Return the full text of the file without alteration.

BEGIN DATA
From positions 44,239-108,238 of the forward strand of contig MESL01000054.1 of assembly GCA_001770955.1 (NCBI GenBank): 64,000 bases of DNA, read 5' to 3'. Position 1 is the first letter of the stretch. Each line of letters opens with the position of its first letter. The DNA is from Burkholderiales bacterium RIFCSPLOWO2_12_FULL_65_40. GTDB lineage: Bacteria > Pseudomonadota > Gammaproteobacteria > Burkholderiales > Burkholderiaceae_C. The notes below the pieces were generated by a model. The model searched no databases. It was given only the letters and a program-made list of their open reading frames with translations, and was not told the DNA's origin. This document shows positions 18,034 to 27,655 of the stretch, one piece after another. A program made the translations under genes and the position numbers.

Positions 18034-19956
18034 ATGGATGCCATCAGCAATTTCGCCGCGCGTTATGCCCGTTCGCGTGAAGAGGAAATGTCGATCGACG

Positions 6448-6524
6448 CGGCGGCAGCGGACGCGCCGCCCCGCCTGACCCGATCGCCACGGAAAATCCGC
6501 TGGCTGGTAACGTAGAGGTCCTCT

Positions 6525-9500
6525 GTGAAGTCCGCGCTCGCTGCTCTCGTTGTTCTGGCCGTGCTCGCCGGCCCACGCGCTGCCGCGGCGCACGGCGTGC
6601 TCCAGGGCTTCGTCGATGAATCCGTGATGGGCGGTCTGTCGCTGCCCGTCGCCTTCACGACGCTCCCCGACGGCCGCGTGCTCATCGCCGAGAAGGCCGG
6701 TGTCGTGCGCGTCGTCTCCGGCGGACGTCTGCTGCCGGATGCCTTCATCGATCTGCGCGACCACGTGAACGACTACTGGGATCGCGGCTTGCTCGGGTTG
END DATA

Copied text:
From positions 44,239-108,238 of the forward strand of contig MESL01000054.1 of assembly GCA_001770955.1 (NCBI GenBank): 64,000 bases of DNA, read 5' to 3'. Position 1 is the first letter of the stretch. Each line of letters opens with the position of its first letter. The DNA is from Burkholderiales bacterium RIFCSPLOWO2_12_FULL_65_40. GTDB lineage: Bacteria > Pseudomonadota > Gammaproteobacteria > Burkholderiales > Burkholderiaceae_C. The notes below the pieces were generated by a model. The model searched no databases. It was given only the letters and a program-made list of their open reading frames with translations, and was not told the DNA's origin. This document shows positions 18,034 to 27,655 of the stretch, one piece after another. A program made the translations under genes and the position numbers.

Positions 18034-19956
18034 ATGGATGCCATCAGCAATTTCGCCGCGCGTTATGCCCGTTCGCGTGAAGAGGAAATGTCGATCGACG

Positions 6448-6524
6448 CGGCGGCAGCGGACGCGCCGCCCCGCCTGACCCGATCGCCACGGAAAATCCGC
6501 TGGCTGGTAACGTAGAGGTCCTCT

Positions 6525-9500
6525 GTGAAGTCCGCGCTCGCTGCTCTCGTTGTTCTGGCCGTGCTCGCCGGCCCACGCGCTGCCGCGGCGCACGGCGTGC
6601 TCCAGGGCTTCGTCGATGAATCCGTGATGGGCGGTCTGTCGCTGCCCGTCGCCTTCACGACGCTCCCCGACGGCCGCGTGCTCATCGCCGAGAAGGCCGG
6701 TGTCGTGCGCGTCGTCTCCGGCGGACGTCTGCTGCCGGATGCCTTCATCGATCTGCGCGACCACGTGAACGACTACTGGGATCGCGGCTTGCTCGGGTTG